Outdoor Hanging Baskets

Add seasonal colour and interest to your patio, balcony or terrace with a hanging basket or wall-hung container brimming with bright flowers and attractive leaves. Although outdoor hanging baskets are thought of as summer features, they are showy from late spring until the first autumn frost – perhaps five months later! Luckily, there is a wide range of inexpensive hanging baskets and wall-hung containers every bit as attractive as the plants themselves.

outdoor hanging baskets

Decide where the container is to go, and whether it is to hang against a wall, from wall brackets or from a sturdy overhead support. Decide, too, on the most suitable size. The larger the container, the less often it needs watering and the more plants it holds, but the heavier it is and the more room it needs. (Also, as the plants grow, they can double the bulk of the display.) In narrow or heavily used places, wall-hung troughs are best.

Choose a spot out of the wind and out of the way, so the display, you and your family don’t suffer bumps and knocks! A sunny or lightly shaded spot is better for flowers than full shade, though you can grow lovely foliage plants, such as ivies and ferns, in full shade.

Making a choice

Modern outdoor hanging baskets and wall-hung containers are easy and clean to plant, hang up and look after once in place. Garden centres usually sell many types of chains or other co-ordinated ‘snap-on’ fixings and brackets, as well as linings, so you can buy everything in one shop.

Drips are less of a worry outdoors than if your basket is hanging over a carpet, but you can also use many of the drip-proof indoor containers outdoors as well.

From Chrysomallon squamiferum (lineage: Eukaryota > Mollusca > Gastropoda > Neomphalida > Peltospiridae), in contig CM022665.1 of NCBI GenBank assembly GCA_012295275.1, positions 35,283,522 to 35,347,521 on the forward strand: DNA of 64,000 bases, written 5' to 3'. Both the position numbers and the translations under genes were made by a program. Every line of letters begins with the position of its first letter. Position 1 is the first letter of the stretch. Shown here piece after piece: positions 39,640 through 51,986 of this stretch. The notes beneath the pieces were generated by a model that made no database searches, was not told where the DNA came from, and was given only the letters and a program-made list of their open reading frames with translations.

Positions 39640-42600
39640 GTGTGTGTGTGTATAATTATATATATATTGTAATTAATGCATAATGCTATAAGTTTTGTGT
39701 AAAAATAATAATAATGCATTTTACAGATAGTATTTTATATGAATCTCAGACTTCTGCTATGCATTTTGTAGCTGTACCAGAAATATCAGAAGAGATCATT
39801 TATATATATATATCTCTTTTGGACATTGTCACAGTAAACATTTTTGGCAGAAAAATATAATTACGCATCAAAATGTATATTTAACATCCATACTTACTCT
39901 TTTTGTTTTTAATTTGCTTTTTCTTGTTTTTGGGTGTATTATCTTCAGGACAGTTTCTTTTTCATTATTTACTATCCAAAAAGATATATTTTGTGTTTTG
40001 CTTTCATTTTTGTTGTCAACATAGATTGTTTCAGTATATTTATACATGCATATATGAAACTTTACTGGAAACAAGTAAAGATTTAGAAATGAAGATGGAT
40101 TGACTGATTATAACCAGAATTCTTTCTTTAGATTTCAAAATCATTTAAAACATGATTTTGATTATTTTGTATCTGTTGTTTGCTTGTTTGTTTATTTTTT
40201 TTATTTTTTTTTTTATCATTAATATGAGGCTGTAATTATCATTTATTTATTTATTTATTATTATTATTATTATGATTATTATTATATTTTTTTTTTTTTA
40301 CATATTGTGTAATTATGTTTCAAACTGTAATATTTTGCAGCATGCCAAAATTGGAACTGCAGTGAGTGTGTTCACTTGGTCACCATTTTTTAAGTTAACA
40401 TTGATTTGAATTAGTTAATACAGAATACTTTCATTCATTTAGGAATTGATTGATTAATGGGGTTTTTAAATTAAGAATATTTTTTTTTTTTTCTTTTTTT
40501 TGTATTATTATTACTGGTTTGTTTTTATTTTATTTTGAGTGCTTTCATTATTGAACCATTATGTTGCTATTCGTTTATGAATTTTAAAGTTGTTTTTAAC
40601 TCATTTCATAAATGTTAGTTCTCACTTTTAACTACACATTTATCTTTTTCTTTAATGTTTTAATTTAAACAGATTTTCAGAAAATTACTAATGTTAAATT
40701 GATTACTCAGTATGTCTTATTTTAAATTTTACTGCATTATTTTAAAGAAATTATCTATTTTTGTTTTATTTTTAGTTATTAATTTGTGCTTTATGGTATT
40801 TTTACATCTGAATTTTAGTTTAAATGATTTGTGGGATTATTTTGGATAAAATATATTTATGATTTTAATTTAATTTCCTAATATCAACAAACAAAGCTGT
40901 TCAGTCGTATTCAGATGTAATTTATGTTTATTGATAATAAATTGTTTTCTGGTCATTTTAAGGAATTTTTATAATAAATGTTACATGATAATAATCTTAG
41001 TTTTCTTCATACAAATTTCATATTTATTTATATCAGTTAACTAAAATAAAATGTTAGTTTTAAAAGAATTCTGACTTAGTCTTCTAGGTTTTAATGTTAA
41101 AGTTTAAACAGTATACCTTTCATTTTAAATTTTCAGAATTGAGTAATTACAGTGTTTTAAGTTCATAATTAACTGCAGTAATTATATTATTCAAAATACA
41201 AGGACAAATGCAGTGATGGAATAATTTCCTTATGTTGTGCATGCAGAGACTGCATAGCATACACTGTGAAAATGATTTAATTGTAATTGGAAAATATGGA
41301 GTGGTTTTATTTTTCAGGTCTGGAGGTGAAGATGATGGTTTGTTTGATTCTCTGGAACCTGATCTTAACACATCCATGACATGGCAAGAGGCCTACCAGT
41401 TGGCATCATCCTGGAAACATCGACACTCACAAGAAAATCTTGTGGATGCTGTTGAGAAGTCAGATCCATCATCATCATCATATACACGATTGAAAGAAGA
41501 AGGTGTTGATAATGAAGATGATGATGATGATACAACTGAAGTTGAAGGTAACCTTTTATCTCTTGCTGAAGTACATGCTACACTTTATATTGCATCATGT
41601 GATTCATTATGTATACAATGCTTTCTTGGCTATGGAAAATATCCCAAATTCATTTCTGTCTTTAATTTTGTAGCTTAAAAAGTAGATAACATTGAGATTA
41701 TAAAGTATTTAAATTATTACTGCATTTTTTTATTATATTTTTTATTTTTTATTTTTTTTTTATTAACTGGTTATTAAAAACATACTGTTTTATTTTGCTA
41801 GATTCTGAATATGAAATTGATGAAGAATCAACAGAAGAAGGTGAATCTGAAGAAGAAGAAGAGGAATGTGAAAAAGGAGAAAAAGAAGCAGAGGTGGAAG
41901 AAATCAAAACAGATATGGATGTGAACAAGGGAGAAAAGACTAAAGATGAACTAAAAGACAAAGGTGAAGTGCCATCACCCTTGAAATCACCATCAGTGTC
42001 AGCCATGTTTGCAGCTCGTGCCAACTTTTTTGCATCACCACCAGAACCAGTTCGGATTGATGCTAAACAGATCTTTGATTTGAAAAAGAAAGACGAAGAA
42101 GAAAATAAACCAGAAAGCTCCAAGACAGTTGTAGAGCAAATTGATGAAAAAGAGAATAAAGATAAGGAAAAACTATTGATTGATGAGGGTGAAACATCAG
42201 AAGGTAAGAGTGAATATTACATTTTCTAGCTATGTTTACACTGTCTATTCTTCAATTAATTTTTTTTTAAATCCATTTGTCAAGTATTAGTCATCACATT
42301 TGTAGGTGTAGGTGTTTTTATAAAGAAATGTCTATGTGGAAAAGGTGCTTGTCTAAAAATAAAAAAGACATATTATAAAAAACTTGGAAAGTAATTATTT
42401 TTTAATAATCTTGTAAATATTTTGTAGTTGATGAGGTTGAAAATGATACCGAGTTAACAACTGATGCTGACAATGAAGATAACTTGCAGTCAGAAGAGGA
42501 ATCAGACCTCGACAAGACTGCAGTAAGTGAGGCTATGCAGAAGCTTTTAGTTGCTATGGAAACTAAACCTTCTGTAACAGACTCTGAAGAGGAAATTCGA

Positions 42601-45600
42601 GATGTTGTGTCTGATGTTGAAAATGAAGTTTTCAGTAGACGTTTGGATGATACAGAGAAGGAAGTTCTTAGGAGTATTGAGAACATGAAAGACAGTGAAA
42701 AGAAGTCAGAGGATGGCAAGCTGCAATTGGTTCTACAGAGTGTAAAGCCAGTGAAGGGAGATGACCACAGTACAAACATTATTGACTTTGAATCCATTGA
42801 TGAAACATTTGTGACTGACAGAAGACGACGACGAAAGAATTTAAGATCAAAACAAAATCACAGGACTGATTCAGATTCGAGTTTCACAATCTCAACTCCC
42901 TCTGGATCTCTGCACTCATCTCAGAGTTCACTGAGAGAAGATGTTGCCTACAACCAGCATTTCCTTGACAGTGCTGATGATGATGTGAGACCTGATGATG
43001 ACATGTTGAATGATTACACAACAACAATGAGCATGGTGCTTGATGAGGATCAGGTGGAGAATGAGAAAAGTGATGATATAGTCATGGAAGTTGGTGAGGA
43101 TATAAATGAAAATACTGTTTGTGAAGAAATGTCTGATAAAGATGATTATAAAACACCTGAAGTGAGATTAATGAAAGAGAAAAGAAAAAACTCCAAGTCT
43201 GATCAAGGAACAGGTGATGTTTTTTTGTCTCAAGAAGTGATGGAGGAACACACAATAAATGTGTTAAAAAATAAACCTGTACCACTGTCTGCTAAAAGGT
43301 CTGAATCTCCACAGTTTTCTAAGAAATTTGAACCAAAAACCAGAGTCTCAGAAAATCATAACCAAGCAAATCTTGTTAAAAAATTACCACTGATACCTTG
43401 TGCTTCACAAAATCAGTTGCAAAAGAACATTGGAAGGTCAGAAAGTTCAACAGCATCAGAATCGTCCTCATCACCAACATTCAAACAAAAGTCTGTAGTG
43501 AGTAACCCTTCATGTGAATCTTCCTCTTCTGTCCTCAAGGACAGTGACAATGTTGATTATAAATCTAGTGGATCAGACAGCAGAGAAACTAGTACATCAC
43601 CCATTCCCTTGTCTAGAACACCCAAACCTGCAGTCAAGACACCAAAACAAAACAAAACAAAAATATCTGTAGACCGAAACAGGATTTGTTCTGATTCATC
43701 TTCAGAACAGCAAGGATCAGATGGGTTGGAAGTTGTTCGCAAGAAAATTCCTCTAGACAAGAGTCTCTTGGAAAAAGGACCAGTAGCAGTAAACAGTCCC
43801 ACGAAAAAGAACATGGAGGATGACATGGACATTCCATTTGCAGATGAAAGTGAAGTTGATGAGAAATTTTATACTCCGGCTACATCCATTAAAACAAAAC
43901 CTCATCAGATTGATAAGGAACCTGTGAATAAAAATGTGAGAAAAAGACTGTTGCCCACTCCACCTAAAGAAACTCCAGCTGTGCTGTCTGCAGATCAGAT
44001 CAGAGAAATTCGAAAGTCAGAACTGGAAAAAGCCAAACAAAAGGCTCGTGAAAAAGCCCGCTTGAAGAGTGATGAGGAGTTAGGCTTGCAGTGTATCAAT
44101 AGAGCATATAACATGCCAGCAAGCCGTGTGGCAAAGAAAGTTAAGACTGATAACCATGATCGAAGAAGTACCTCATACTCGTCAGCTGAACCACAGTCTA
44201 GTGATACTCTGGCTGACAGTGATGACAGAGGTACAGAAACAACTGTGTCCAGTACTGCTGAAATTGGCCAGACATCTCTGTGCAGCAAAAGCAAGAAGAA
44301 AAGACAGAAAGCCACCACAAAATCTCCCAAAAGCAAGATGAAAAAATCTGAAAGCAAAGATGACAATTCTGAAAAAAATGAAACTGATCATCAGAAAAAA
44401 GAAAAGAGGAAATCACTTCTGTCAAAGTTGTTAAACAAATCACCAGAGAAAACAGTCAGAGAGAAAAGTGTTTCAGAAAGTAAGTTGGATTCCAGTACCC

Materials and styles

If you have plant containers in one material or style nearby, you can continue the theme, or go for a ‘mix-and-match’ effect.

Plastic-covered wire is lightweight,inexpensive, and available in green, black or white. As well as hanging baskets and decorative ‘bird cages’, you can buy half-baskets for attaching to a wall, and ring-type wall fixtures, into which an ordinary pot will fit– ideal for displaying pelargoniums outdoors in summer.

image

‘Wrought iron’ made of black or white plastic-coated aluminium is lightweight and inexpensive, and has an old-fashioned look. It is available as half baskets, wail mangers and decorative, ring-type wall fixtures.

Plastic pots suspended from stiff, clip-on plastic wires are cheap and available in many colours, but are only suitable for one or two small plants.

Solid plastic hanging baskets suspended from wire chains can take larger groupings of plants. They are available in several colours, and some have clip-on drip trays.

Terracotta is the most expensive material, but many people prefer its old-fashioned looks. Because of its weight, terracotta is usually used for wall-hung containers, though small hanging pots are also made. Make sure your container is frost proof, or be prepared to take it in over winter.

Liners for hanging baskets

Old-fashioned sphagnum moss is attractive, but most garden centres now sell more modern liners. They blend well with the plants, protect roots from wind and sun, and retain moisture while allowing excess water to drain away.

  • Compressed peat and wood pulp (top right) are pre-formed and available in several sizes. Cut slits in sides for inserting plants.
  • Coir, jute and rubber mat (top left), have ‘petals’ that overlap to fit. Cut off any lining extending above the basket. Insert plants in sides between the ‘petals’.

image

  • Sponge rubber, has ‘petals’ that overlap to fit. Cut off any lining extending above the basket. Insert plants in sides between the ‘petals’.

For the best effect, plant trailing or hanging plants around the edge of the basket, with one or more upright plants in the centre. With wall-hung containers, place the upright plants towards the back.

Watchpoints

Fixing wall-hung containers to brick rough-rendered walls is fine, but can cause water entry problems on a gloss-painted, rendered wall.

In order to prevent water damage to a wall, you should line half baskets or ‘wrought iron’ mangers with black polythene. Pierce some holes in the front and sides of the polythene for drainage, but not at the back, where the polythene touches the wall.

Sorry, comments are closed for this post.